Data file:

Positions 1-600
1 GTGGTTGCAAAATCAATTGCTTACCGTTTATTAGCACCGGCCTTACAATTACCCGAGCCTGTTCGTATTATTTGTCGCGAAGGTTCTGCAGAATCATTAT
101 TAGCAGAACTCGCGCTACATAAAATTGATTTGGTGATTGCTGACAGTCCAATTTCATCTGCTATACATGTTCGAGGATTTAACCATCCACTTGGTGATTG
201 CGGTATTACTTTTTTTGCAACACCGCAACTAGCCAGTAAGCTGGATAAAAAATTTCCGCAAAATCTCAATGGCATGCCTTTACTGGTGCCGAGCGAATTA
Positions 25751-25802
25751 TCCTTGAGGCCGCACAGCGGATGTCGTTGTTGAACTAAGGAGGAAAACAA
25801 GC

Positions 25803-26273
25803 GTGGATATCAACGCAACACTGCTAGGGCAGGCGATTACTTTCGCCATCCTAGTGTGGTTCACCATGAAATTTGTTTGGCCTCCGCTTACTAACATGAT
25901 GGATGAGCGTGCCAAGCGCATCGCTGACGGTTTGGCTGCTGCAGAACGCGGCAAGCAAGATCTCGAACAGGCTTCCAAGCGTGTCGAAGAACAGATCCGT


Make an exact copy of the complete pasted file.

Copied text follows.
Positions 1-600
1 GTGGTTGCAAAATCAATTGCTTACCGTTTATTAGCACCGGCCTTACAATTACCCGAGCCTGTTCGTATTATTTGTCGCGAAGGTTCTGCAGAATCATTAT
101 TAGCAGAACTCGCGCTACATAAAATTGATTTGGTGATTGCTGACAGTCCAATTTCATCTGCTATACATGTTCGAGGATTTAACCATCCACTTGGTGATTG
201 CGGTATTACTTTTTTTGCAACACCGCAACTAGCCAGTAAGCTGGATAAAAAATTTCCGCAAAATCTCAATGGCATGCCTTTACTGGTGCCGAGCGAATTA
Positions 25751-25802
25751 TCCTTGAGGCCGCACAGCGGATGTCGTTGTTGAACTAAGGAGGAAAACAA
25801 GC

Positions 25803-26273
25803 GTGGATATCAACGCAACACTGCTAGGGCAGGCGATTACTTTCGCCATCCTAGTGTGGTTCACCATGAAATTTGTTTGGCCTCCGCTTACTAACATGAT
25901 GGATGAGCGTGCCAAGCGCATCGCTGACGGTTTGGCTGCTGCAGAACGCGGCAAGCAAGATCTCGAACAGGCTTCCAAGCGTGTCGAAGAACAGATCCGT